Water catchment systems and water flow patterns can be protected and modified to improve flood prevention.
For example, banning upland clear-felling and deforestation ensures that water does not simply rush down hills into valleys and settlements below, washing away soil and houses.
Through the application of on-contour swales and afforestation to retain water in upslope and agricultural areas, the velocity and volume of water entering the system down-slope is restricted, reduced, moderated and more gradual, at the same time as increasing production of timber and tree crops for fodder, fuel, housing and food.
The creation of dams, self-closing flood barriers, river and coastal defences, and temporary perimeter barriers are generally more recognised forms of flood defence systems. Flood ponds receive peak volumes of water during inundation and are increasingly employed in and around towns and cities, in addition to a network of channels, canals, trenches and ditches to collect, drain and divert water away from crucial areas such as population centres back into natural fluvial networks, seas and oceans.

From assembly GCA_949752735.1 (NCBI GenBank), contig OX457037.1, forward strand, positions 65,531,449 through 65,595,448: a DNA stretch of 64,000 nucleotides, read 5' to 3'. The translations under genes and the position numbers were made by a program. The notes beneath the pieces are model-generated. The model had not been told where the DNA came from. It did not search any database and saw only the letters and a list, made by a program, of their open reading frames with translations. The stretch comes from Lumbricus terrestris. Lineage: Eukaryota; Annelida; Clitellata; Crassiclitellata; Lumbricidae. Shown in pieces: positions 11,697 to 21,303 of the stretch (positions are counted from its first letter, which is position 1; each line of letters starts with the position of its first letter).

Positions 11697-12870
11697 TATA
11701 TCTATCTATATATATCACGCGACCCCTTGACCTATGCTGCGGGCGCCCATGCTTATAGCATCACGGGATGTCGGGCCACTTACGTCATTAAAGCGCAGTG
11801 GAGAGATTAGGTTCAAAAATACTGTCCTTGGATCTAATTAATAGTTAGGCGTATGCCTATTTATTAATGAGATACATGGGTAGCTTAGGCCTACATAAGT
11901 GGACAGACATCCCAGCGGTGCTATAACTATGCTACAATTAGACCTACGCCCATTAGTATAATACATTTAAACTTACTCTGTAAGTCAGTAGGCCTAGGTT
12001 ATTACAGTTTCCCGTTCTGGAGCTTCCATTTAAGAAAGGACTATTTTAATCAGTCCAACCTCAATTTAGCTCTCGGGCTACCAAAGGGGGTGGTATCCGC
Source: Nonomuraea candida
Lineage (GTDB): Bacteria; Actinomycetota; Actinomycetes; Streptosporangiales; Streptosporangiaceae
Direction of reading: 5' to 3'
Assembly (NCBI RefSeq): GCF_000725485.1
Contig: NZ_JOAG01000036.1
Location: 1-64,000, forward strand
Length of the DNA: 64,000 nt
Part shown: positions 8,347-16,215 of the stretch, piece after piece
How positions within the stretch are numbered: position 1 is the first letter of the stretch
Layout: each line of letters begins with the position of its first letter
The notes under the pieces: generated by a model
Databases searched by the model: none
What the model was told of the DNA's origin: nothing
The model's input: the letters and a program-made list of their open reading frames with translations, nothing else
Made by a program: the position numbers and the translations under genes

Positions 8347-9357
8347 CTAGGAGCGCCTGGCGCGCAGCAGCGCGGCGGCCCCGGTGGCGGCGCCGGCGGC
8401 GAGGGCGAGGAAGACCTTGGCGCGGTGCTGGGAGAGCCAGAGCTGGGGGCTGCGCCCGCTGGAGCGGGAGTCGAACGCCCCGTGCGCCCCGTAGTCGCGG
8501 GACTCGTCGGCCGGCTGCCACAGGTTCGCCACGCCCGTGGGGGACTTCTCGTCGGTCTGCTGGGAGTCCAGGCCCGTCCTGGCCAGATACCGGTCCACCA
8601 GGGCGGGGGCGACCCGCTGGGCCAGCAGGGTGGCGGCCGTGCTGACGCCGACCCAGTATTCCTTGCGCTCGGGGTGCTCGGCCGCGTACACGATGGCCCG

Individual buildings can be made more resilent by adding flood barriers to the doors, building them above groundlevel, or creating deep reinforced foundations to reduce the likelihood of the structure being swept away. In areas particularly suceptible to regular flooding some buildings, sections of roads and barriers have been designed specifically to float in the event of a flood.
52 Climate Actions has a practical action page on this topic: Design for floods.